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Writing Date

Pub. Date





<Jul 8, 1953


The Golden Man

The Last Of The Masters




   "The Turning Wheel", another long, involved story, followed "The Golden Man’ to the SMLA, arriving on July 8, 1953. It was published in Science Fiction Stories #2 in 1954. It was first collected in A HANDFUL OF DARKNESS in 1955 and, in 1973, in THE BOOK OF PHILIP K. DICK (published in the UK in 1977 as THE TURNING WHEEL And Other Stories)

    By July 1953, PKD was sending stories to the Agency at the rate of three a month. Sometimes it was two, sometimes four. But, into his second year as a full-time writer, he had found his groove. In 1952, his first year, the stories came fast and furiously, sometimes as many as six in one month. After August of 1953 his production slowed. "The Turning Wheel", in early July, 1953, falls in the middle of a period when PKD was stretching out his stories. This period can be said to start with "Time Pawn" in June and end with "To Serve The Master" in late October. After that, he returned to shorter short stories with "The Crawlers."

    June 1953 saw six more of PKD’s short stories published: "Colony," "Impostor," "Martians Come In clouds," "Paycheck," "The Cookie Lady" and "The Preserving Machine." One can only imagine the satisfaction seeing all these magazines on the stands at one time gave to PKD.

Other Magazine and Anthology appearances.         More Cover Pix here: aaaPKDickBooks.jpg (3234 bytes)

1955 A HANDFUL OF DARKNESS, Rich & Cowan, hb, ?, 1955, ?,? (?)        
1965 TurnWheel65.jpg (11885 bytes) NOW & BEYOND, Belmont, pb, B50-646, 1965, ?, $0.50, (?) {Ed. Howard}  
1973 bookofPKDDAW1973.jpeg (6917 bytes) THE BOOK OF PHILIP K. DICK, DAW, pb, 44, ?, 1973, ?,? (?)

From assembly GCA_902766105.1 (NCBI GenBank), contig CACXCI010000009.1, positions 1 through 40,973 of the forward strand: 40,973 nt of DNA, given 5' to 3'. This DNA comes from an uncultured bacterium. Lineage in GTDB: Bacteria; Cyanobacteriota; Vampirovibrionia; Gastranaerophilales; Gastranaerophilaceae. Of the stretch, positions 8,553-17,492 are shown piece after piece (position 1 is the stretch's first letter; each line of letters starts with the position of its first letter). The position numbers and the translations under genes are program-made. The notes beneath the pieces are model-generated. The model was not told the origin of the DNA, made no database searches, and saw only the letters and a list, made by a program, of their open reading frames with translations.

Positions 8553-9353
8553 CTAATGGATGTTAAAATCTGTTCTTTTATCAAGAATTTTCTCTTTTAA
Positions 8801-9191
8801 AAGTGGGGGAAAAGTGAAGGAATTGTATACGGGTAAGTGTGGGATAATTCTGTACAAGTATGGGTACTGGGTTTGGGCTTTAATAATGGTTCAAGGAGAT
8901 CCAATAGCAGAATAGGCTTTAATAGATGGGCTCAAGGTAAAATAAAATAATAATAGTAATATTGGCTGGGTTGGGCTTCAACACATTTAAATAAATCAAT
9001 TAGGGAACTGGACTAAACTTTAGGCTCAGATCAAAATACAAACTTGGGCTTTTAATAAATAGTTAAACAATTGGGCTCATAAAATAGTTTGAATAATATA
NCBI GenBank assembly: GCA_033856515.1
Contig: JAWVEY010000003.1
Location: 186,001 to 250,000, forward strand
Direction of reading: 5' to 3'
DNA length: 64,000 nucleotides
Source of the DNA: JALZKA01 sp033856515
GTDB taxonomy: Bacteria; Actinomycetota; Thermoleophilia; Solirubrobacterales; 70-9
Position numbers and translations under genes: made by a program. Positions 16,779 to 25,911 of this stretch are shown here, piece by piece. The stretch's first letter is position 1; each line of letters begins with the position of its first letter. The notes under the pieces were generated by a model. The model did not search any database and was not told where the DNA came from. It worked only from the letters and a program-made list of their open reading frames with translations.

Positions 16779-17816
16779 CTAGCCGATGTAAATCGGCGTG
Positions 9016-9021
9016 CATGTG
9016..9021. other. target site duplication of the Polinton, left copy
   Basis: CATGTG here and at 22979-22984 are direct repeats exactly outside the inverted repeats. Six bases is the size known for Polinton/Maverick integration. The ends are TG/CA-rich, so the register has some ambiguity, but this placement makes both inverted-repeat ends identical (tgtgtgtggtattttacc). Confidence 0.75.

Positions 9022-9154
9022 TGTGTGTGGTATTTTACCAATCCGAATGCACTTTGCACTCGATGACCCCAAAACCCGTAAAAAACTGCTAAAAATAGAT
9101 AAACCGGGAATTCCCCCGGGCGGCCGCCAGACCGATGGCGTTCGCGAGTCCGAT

1977 bookofPKDCor1977.jpg (9285 bytes) THE TURNING WHEEL And Other Stories, Coronet, pb, ?, 1977, ?, ? (?)  
1987 csopkd3a.jpg (7120 bytes) THE COLLECTED STORIES OF PKD, Vol.3.  
1987   IMPERIAL STARS, Vol.2: Republic and Empire, Baen, pb, 1987, ?, ?  (?) {Ed. Pournelle}  


TTHC 244

     Hubbard, {...}, was a writer the teenage Phil Dick had admired. Dianetics, advertising itself as a radical new means of psychotherapy by which subjects could rapidly rid themselves of past traumas, was launched in 1950 with a heavily promoted spread in John W. Campbell's Astounding. A.E. Van Vogt, another sf writer whose works had greatly affected Dick, was one of many individuals who became actively involved in the Dianetics crusade. Dorothy Hudner {PKD's mom} was another. "When Dorothy was interested in Dianetics," says Kleo, "she tried to get us interested too. The main problem was that Philip had been familiar with the writing of L. Ron Hubbard when he was a lousy science fiction writer, and it was pretty hard to take seriously anything that he was doing." (Phil may have admired "Fear" and others of Hubbard's writings, but by the time he wrote his 1954 short story "The Turning Wheel" he was ridiculing "Elron Hu" as founder of a worldwide religion -- which Dianetics evolved into as Scientology.)

SRG 43

    "The Turning Wheel" heralds in the title a change of different sort. In this future alternate possibility the gap between philosophy and technology seems unbridgeable. After a devastating 500 years of manmade destiny, the Bards now rule by a mystical philosophy, relegating human reason to a low status and technological knowledge to the low-caste Technos in the ghetto of society. As the existent machines of communication and transportation gradually wear out, the political power of the Bards becomes more tenuous. Opposition grows as the Tinkerists, a cult-like group devoted to the care of machinery, attracts support from the more populous Technos. To the Bards this forebodes Yeats' "rough beast, it's time come round at last," but for the Tinkers it is the future inevitable as the turning wheel of the endless cycle of human existence moves them upward to power.

Collector’s Notes


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